Unveiling the Cosmic Shadows: Discovering the Local Group’s Hidden Galaxies

Dark Matter, Gas, and Stars Simulated Local Group HESTIA

A view of the dark matter (red), gas (green), and stars (white) in one of the simulated Local Groups from HESTIA. The simulated analogs of the Milky Way and Andromeda galaxies are near the center of the image, and the ultra-diffuse galaxies are marked with circles. Credit: Salvador Cardona-Barrero

Researchers forecast the discovery of faint, expansive galaxies, potentially reshaping cosmic understanding and galaxy formation theories.

Using the most accurate and detailed cosmological simulations available, an international team has made an exciting prediction that may shed new light on our understanding of the universe: a large population of faint galaxies in our cosmic neighborhood await discovery.

Ultra-Diffuse Galaxies

The study focuses on ultra-diffuse galaxies: faint galaxies with masses of up to one billion Suns – about one-thousandth of the mass of the Milky Way – that are spread over an area comparable to the size of our Milky Way. This makes them very faint and difficult to observe, and as a result, they remain poorly understood.

The researchers believe that the Local Group, a small cluster that currently contains approximately 60 known galaxies, including our home galaxy the Milky Way and Andromeda, holds the best prospects for further discoveries. While only two ultra-diffuse galaxies have been found in the Local Group so far, the scientists believe that understanding the total number of ultra-diffuse galaxies in the Local Group is crucial to our understanding of the cosmos.

HESTIA Simulations Reveal More Galaxies

So, how many more lurk in our cosmic backyard? To find out, the international team examined state-of-the-art simulations of our cosmic neighborhood. Named after the ancient Greek goddess of the home, the HESTIA simulations are the most accurate and detailed simulations of the Milky Way and its immediate neighborhood in existence. The simulations predict that there may be as many as 12 ultra-diffuse galaxies waiting to be discovered in the Local Group. Based on an analysis of the ultra-diffuse galaxies’ properties in the HESTIA simulations, the team believes several of these galaxies could be directly observable using existing data from surveys such as the Sloan Digital Sky Survey.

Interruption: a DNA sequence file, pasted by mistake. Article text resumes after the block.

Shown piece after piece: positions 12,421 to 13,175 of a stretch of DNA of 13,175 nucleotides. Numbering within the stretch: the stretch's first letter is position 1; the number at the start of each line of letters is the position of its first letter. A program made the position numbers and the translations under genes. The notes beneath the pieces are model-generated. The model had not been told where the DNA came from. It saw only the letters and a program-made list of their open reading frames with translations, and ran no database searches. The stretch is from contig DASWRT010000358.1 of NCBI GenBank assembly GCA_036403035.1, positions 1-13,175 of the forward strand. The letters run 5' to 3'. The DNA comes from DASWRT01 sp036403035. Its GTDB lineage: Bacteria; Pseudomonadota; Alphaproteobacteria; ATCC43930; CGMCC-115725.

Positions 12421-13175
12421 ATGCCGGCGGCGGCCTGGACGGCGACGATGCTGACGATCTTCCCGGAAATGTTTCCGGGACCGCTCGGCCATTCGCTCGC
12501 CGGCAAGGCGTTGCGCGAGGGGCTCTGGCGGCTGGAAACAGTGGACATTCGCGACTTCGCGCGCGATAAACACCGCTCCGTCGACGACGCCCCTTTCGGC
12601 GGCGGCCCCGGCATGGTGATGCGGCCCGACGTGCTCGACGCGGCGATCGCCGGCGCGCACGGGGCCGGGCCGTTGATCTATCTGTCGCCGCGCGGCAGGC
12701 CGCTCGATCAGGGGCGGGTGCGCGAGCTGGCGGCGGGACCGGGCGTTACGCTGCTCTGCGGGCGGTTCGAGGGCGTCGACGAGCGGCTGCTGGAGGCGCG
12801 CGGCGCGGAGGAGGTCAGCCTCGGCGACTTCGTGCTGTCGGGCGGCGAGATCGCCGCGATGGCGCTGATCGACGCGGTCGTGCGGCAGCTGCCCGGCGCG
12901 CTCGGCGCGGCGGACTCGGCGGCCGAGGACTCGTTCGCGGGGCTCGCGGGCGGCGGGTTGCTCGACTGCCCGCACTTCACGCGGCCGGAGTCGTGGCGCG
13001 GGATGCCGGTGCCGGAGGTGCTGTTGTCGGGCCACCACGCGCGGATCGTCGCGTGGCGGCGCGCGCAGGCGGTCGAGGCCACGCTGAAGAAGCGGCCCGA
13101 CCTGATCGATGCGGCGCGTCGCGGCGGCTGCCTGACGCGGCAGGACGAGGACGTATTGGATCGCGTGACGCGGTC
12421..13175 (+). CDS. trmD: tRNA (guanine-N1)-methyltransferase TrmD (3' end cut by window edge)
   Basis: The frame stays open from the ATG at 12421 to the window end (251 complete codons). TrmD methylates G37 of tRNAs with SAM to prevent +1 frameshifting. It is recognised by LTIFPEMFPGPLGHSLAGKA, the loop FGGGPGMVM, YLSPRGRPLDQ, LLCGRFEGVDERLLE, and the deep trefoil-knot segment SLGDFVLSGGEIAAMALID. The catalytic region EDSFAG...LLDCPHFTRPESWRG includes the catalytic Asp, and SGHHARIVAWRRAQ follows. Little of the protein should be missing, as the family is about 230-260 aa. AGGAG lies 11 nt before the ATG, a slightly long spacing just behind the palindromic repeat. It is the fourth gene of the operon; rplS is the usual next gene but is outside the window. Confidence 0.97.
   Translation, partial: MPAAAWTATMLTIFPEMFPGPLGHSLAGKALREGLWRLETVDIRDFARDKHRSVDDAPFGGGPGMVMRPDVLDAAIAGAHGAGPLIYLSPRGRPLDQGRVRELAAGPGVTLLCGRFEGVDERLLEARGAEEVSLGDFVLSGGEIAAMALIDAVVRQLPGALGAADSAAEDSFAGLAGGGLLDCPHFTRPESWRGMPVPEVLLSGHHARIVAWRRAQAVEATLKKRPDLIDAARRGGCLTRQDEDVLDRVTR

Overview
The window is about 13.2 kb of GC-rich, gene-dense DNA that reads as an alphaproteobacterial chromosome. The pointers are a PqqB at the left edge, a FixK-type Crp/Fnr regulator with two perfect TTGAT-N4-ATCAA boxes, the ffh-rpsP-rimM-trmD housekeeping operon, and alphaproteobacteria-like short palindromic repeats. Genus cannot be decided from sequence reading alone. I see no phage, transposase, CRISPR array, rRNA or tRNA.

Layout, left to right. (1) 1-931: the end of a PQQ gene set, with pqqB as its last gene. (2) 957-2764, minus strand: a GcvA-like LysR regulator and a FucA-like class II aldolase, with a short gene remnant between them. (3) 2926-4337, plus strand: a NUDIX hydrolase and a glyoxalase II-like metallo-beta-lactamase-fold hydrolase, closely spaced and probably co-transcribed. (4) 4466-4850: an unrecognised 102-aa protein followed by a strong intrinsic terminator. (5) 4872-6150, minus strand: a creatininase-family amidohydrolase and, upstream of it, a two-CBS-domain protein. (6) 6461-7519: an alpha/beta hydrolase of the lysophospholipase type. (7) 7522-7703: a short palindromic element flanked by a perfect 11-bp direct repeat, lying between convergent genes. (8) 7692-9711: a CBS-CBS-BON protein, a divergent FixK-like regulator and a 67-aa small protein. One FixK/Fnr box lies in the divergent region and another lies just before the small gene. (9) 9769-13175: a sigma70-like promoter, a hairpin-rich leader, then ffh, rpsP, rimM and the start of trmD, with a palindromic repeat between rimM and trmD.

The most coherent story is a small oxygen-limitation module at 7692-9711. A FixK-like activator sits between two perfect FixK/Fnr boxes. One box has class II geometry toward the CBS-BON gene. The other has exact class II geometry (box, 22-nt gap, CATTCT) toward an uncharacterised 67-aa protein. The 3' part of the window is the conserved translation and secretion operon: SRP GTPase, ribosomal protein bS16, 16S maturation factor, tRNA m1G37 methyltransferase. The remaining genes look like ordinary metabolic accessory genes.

Implications for Understanding Galaxy Formation

The discovery of these new galaxies could have far-reaching implications for our understanding of galaxy formation and evolution. Current models suggest that up to half of the low-mass galaxies in the universe could be extended and diffuse, and most of them will be unobservable with our current technological capabilities. As the number of galaxies in the universe is a strong prediction of various cosmological models, the size of the population of ultra-diffuse galaxies in the Local Group could be used to rule out some of these models.

The research was published in The Astrophysical Journal Letters, entitled “The undiscovered ultra-diffuse galaxies of the Local Group.”

Reference: “The Undiscovered Ultradiffuse Galaxies of the Local Group” by Oliver Newton, Arianna Di Cintio, Salvador Cardona–Barrero, Noam I. Libeskind, Yehuda Hoffman, Alexander Knebe, Jenny G. Sorce, Matthias Steinmetz and Elmo Tempel, 30 March 2023, The Astrophysical Journal Letters.
DOI: 10.3847/2041-8213/acc2bb

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